41. 41. Hotel Reservation [ Analysis Class Diagram ] <ul><li>i) Abstracting the nouns from the description gives the following : </li></ul><ul><li>hotel, branch, reservation, room, room no, customer, Customer ’ s name </li></ul><ul><li>Contact address, Country, Sex, Type of accommodations, and number of rooms required </li></ul><ul><li>Names of the people and the type of room they need </li></ul><ul><li>Period of stay, Expected check in date, reservation identity, Block bookings, agencies, payment, Credit card, Credit card type, number and issuing company </li></ul><ul><li>Traveler ’ s checks, Check No., issuing company, Direct corporate billing corporate account number, Cash, room rate, $10 for breakfast, $10 for lunch, $10 for dinner, Reservation, Name of the guest ’ s expected, Type of payment, Shirt $5, Suits $12, Dress $8, Trousers $9, Others $6, suite, single, twin, Single $150, Twin $250, Suite $550 </li></ul>
    42. 42. Hotel Reservation [ Analysis Class Diagram ] <ul><li>ii) Organizing the nouns and adjectives gives the following : </li></ul><ul><ul><ul><li>System </li></ul></ul></ul><ul><ul><ul><li>Hotel represents the system. </li></ul></ul></ul><ul><li>Possible classes </li></ul><ul><ul><ul><li>The following gives the potential classes and the possible attributes from the list of nouns and adjectives. </li></ul></ul></ul>
    43. 43. Hotel Reservation [ Analysis Class Diagram ] <ul><li>Reservation </li></ul><ul><ul><ul><li>Reservation identity </li></ul></ul></ul><ul><ul><ul><li>No. of single rooms required </li></ul></ul></ul><ul><ul><ul><li>No. of twin rooms required </li></ul></ul></ul><ul><ul><ul><li>No. of suite rooms required </li></ul></ul></ul><ul><ul><ul><li>breakfast </li></ul></ul></ul><ul><ul><ul><li>lunch </li></ul></ul></ul><ul><ul><ul><li>dinner </li></ul></ul></ul><ul><li>Meal charge </li></ul><ul><ul><ul><li>type of meal </li></ul></ul></ul><ul><ul><ul><li>cost </li></ul></ul></ul>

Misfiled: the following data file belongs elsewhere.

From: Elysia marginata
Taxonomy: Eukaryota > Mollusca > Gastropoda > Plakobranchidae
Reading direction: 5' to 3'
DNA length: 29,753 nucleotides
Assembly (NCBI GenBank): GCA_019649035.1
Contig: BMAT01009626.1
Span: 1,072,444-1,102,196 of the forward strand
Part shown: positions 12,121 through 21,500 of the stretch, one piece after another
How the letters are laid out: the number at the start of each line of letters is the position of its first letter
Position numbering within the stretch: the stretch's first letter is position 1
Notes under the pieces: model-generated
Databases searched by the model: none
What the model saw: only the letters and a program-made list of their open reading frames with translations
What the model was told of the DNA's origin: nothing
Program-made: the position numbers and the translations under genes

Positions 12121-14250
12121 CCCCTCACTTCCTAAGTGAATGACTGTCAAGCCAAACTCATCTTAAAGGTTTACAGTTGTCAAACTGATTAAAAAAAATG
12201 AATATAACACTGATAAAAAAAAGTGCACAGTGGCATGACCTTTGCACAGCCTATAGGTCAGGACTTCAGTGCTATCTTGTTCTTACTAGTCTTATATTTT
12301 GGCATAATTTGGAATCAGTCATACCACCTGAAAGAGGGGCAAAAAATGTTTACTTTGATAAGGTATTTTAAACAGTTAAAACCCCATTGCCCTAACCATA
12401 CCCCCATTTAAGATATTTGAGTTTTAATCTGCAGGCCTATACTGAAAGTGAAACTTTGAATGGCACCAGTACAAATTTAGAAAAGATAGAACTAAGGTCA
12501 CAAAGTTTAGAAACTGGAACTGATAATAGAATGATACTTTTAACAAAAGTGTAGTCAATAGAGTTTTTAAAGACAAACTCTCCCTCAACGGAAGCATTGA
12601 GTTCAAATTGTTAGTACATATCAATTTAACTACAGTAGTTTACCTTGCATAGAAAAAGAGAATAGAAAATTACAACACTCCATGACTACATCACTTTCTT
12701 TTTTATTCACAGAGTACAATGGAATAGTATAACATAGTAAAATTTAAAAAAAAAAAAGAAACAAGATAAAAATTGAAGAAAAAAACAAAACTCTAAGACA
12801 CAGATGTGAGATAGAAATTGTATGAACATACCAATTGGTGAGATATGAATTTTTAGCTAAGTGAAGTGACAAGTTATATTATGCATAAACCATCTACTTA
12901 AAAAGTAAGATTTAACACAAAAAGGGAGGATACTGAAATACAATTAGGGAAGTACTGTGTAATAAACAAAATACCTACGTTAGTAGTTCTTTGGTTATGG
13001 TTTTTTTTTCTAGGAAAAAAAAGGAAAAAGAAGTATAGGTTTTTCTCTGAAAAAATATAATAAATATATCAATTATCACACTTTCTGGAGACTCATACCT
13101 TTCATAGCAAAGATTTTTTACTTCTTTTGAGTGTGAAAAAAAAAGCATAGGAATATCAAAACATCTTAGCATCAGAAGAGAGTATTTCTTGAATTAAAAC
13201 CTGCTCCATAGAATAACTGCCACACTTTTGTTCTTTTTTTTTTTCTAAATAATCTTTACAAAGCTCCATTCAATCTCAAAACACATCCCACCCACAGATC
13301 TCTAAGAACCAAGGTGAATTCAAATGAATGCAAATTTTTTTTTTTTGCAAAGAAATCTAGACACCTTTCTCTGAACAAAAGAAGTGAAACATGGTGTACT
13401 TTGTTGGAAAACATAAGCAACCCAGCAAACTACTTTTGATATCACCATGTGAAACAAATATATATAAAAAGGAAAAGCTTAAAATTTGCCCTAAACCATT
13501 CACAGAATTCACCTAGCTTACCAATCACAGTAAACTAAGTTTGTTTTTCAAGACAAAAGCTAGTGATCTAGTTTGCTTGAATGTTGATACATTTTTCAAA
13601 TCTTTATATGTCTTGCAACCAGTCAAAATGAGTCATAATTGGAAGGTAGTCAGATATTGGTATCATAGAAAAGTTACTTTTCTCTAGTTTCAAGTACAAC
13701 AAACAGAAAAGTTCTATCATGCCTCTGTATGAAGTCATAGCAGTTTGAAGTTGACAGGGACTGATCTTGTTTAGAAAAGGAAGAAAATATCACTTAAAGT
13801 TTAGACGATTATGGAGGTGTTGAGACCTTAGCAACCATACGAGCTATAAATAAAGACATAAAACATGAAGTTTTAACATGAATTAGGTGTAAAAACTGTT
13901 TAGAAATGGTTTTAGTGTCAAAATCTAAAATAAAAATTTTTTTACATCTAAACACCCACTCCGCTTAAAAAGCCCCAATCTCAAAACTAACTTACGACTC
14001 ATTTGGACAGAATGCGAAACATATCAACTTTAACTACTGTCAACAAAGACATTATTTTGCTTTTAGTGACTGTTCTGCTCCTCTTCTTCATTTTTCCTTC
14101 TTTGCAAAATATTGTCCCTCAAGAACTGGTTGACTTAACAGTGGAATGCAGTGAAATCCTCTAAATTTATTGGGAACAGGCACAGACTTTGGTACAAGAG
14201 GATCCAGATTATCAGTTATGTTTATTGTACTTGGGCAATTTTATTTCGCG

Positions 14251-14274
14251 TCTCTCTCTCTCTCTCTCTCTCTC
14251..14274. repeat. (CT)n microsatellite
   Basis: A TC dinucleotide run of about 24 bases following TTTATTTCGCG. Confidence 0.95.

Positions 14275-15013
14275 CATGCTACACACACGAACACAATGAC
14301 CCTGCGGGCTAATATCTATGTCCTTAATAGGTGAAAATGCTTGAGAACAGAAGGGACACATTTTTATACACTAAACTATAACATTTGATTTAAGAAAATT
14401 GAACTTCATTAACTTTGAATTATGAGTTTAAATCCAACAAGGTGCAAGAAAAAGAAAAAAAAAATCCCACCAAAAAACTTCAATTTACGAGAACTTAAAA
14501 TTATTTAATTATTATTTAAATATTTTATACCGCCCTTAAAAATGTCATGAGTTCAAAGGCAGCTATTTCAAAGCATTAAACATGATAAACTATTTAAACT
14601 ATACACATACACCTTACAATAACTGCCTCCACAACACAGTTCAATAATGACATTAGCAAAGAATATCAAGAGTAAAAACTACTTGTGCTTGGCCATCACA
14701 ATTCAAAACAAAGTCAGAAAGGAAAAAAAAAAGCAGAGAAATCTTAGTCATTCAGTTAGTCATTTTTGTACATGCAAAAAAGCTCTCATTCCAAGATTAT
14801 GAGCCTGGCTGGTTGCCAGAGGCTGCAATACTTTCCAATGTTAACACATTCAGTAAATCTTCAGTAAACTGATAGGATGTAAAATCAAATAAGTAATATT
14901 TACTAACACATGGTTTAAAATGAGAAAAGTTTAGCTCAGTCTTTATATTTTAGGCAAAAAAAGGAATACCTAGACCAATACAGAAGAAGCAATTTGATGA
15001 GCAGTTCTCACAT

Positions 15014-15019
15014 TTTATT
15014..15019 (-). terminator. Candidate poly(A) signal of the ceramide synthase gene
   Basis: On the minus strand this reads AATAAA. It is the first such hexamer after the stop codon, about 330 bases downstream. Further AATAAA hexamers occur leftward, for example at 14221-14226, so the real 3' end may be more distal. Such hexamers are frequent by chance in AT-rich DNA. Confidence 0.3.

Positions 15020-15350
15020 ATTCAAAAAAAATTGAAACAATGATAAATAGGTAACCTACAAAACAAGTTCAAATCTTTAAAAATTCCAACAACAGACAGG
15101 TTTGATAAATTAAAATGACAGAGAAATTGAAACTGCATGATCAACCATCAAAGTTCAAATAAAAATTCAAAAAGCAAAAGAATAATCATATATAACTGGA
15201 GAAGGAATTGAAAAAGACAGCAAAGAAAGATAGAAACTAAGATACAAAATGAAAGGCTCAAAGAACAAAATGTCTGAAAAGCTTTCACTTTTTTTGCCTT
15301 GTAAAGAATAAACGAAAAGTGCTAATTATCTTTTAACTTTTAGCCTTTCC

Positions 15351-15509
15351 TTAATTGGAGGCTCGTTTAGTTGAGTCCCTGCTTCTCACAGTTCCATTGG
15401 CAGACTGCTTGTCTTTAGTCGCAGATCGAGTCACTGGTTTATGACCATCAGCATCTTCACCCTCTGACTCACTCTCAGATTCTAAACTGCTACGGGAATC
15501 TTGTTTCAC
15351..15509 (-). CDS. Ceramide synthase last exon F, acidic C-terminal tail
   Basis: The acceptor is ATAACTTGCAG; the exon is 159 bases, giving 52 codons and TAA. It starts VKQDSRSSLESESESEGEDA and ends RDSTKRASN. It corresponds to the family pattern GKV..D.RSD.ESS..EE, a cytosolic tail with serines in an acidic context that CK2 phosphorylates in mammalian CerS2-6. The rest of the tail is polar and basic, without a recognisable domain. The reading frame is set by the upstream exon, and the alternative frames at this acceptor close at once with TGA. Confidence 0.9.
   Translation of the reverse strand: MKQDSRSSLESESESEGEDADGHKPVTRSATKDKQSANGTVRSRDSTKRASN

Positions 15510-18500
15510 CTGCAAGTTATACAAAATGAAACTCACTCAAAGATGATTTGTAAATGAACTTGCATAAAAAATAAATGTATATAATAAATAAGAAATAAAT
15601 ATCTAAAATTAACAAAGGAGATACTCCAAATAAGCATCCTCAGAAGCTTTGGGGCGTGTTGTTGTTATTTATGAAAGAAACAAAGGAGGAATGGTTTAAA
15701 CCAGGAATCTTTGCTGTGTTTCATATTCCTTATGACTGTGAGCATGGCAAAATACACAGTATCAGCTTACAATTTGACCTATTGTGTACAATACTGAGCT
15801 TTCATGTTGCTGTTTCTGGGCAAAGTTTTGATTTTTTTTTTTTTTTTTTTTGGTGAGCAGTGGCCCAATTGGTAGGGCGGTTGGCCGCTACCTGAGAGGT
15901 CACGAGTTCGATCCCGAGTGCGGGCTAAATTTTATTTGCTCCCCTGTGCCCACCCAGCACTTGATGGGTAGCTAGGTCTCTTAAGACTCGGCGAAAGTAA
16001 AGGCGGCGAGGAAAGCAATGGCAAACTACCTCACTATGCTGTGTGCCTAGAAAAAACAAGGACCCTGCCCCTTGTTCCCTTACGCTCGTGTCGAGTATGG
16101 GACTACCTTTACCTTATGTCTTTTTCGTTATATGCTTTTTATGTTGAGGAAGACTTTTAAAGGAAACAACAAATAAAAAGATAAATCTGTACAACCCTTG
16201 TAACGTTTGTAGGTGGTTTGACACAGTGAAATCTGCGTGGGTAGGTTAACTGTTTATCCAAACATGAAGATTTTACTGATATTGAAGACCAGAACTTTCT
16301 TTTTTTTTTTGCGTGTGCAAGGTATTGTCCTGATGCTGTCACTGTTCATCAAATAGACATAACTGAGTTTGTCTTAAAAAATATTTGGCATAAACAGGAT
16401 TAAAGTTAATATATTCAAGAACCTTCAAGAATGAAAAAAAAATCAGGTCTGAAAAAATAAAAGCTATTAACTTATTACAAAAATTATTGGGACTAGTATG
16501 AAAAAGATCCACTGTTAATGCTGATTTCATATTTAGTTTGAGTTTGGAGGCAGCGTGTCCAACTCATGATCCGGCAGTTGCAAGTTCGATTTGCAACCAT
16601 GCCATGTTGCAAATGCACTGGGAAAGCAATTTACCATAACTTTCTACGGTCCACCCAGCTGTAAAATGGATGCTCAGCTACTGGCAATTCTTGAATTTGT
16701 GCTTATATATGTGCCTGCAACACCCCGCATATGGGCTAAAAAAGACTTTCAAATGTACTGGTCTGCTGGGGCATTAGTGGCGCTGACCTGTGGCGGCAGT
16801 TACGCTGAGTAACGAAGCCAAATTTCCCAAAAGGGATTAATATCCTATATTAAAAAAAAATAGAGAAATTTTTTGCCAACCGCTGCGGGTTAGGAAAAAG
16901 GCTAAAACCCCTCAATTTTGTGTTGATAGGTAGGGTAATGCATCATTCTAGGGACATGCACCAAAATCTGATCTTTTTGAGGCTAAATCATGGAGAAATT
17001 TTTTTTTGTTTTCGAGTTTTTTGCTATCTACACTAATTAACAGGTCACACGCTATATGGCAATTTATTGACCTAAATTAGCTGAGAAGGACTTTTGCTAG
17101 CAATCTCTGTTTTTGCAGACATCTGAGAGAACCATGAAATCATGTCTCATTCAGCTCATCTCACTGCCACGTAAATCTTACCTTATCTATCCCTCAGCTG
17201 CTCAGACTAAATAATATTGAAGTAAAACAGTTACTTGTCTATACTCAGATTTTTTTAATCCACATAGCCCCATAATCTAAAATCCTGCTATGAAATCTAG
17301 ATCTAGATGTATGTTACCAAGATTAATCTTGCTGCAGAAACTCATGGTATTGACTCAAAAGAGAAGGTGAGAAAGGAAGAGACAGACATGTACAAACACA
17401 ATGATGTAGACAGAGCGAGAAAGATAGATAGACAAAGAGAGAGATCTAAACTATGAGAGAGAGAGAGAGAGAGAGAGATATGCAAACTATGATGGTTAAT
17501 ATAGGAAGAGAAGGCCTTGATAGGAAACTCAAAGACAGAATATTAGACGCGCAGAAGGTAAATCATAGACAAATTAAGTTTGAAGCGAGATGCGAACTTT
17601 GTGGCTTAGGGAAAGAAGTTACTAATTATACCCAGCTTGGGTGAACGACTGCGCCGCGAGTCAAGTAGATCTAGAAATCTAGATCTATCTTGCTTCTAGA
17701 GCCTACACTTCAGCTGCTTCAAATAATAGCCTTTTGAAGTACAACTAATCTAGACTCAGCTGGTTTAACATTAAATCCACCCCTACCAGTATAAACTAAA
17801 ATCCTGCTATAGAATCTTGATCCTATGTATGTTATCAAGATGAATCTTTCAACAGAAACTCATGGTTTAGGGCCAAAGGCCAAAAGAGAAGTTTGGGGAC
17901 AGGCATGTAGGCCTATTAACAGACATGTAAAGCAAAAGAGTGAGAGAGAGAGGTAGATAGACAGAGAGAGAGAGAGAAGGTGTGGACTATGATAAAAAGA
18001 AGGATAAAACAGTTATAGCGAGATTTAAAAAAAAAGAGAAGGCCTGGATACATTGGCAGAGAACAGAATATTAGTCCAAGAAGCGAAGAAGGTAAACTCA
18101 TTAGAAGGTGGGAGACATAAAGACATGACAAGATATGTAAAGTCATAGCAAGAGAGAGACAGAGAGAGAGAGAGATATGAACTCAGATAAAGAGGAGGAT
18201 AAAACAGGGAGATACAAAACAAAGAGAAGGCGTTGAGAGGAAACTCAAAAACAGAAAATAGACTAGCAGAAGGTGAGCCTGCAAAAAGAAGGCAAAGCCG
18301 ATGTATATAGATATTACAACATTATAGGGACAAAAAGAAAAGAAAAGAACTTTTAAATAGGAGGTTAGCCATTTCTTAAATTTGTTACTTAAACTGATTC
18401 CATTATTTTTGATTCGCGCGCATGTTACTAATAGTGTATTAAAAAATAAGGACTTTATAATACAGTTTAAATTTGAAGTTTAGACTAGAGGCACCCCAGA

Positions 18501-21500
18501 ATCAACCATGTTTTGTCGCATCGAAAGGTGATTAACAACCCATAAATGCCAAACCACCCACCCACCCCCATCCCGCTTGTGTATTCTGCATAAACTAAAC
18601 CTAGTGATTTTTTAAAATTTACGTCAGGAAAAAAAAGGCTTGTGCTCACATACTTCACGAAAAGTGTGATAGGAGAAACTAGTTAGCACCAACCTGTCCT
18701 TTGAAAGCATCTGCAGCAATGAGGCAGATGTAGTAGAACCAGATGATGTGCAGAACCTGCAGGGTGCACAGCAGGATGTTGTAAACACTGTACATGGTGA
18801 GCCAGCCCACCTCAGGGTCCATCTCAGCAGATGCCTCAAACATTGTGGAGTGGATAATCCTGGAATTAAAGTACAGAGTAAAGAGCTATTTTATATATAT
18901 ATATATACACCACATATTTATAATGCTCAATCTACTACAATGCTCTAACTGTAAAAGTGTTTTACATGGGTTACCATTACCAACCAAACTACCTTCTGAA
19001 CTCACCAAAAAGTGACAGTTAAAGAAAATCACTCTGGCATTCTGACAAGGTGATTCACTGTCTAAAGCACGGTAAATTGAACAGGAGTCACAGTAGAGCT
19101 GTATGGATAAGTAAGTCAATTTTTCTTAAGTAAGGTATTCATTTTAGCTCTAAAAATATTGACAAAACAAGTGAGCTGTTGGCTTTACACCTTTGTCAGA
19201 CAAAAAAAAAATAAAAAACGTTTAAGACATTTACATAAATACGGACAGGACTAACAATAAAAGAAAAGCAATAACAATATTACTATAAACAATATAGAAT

44. 44. Hotel Reservation [ Analysis Class Diagram ] <ul><li>Guest </li></ul><ul><ul><li>name </li></ul></ul><ul><li>Single room </li></ul><ul><ul><li>room n o. </li></ul></ul><ul><ul><li>rate </li></ul></ul><ul><li>Twin room </li></ul><ul><ul><li>room no. </li></ul></ul><ul><ul><li>rate </li></ul></ul><ul><li>Suite </li></ul><ul><ul><li>room no. </li></ul></ul><ul><ul><li>rate </li></ul></ul><ul><ul><li>suite name </li></ul></ul><ul><li>Customer </li></ul><ul><ul><li>name, contact address, country, sex, </li></ul></ul><ul><li>Cash payment </li></ul><ul><ul><li>amount </li></ul></ul><ul><li>Credit card payment </li></ul><ul><ul><li>amount, Credit card type, number and issuing company </li></ul></ul><ul><li>Traveler ’ s check payment </li></ul><ul><ul><li>amount, Check No., issuing company </li></ul></ul>
    45. 45. Hotel Reservation [ Analysis Class Diagram ] <ul><li>Direct corporate billing payment </li></ul><ul><ul><li>amount, corporate account number </li></ul></ul><ul><li>Laundry charge </li></ul><ul><ul><li>type of clothing </li></ul></ul><ul><ul><li>cost per piece </li></ul></ul><ul><li>Laundry use </li></ul><ul><ul><li>date of use </li></ul></ul><ul><ul><li>No. of pieces </li></ul></ul><ul><ul><li>type of clothing </li></ul></ul><ul><li>Room service charge </li></ul><ul><ul><li>type of service </li></ul></ul><ul><ul><li>cost </li></ul></ul>
    46. 46. Hotel Reservation [ Analysis Class Diagram ] <ul><li>(3) Test the 3 relationships between the classes, has a or part of, uses or depends on, kind of or is a . </li></ul><ul><li>Generalization specialization </li></ul><ul><ul><li>Traveler ’ s check, Direct corporate billing, cash and credit card are types of payment. </li></ul></ul><ul><ul><li>The general class is abstracted. </li></ul></ul><ul><li>payment </li></ul><ul><ul><li>amount </li></ul></ul>